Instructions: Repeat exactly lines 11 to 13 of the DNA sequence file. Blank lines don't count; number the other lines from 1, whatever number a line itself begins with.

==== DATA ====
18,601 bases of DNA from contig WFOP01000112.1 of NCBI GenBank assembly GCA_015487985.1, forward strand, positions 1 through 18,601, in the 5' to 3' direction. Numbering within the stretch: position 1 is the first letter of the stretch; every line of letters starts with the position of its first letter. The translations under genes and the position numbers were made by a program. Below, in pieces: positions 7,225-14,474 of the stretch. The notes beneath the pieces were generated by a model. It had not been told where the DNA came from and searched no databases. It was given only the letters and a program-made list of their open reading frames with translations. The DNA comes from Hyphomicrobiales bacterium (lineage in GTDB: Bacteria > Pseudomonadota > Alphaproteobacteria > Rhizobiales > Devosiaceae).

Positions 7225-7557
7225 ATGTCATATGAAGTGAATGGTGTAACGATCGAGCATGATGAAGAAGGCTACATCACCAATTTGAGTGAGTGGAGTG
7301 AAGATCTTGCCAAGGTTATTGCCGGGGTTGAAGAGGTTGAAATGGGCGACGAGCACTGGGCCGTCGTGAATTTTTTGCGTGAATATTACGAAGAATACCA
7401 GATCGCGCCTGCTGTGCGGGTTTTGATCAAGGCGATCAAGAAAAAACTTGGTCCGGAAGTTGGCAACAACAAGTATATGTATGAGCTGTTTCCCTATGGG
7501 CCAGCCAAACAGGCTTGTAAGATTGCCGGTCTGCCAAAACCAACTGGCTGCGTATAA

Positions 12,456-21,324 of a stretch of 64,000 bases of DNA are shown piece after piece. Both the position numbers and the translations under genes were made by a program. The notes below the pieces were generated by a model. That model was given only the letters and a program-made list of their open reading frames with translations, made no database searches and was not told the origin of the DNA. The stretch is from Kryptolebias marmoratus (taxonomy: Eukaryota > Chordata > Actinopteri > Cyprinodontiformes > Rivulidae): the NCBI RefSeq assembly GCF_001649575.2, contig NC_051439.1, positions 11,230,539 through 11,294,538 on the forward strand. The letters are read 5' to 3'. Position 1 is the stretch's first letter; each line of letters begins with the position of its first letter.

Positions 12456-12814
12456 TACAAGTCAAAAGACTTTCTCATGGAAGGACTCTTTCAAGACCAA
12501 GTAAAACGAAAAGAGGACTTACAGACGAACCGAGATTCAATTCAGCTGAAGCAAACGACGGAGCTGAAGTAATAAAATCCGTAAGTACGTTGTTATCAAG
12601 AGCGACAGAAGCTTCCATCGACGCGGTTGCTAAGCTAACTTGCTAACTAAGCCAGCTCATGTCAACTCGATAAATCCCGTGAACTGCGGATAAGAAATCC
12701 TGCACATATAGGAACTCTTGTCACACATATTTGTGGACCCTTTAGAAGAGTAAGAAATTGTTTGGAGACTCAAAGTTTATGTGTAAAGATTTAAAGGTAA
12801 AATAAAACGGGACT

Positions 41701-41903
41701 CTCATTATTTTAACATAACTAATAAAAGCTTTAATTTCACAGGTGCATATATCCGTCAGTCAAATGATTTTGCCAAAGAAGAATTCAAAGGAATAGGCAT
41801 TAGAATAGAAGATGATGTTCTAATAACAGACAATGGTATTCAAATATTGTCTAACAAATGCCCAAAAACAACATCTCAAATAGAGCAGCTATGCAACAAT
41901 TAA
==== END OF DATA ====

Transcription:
12601 AGCGACAGAAGCTTCCATCGACGCGGTTGCTAAGCTAACTTGCTAACTAAGCCAGCTCATGTCAACTCGATAAATCCCGTGAACTGCGGATAAGAAATCC
12701 TGCACATATAGGAACTCTTGTCACACATATTTGTGGACCCTTTAGAAGAGTAAGAAATTGTTTGGAGACTCAAAGTTTATGTGTAAAGATTTAAAGGTAA
12801 AATAAAACGGGACT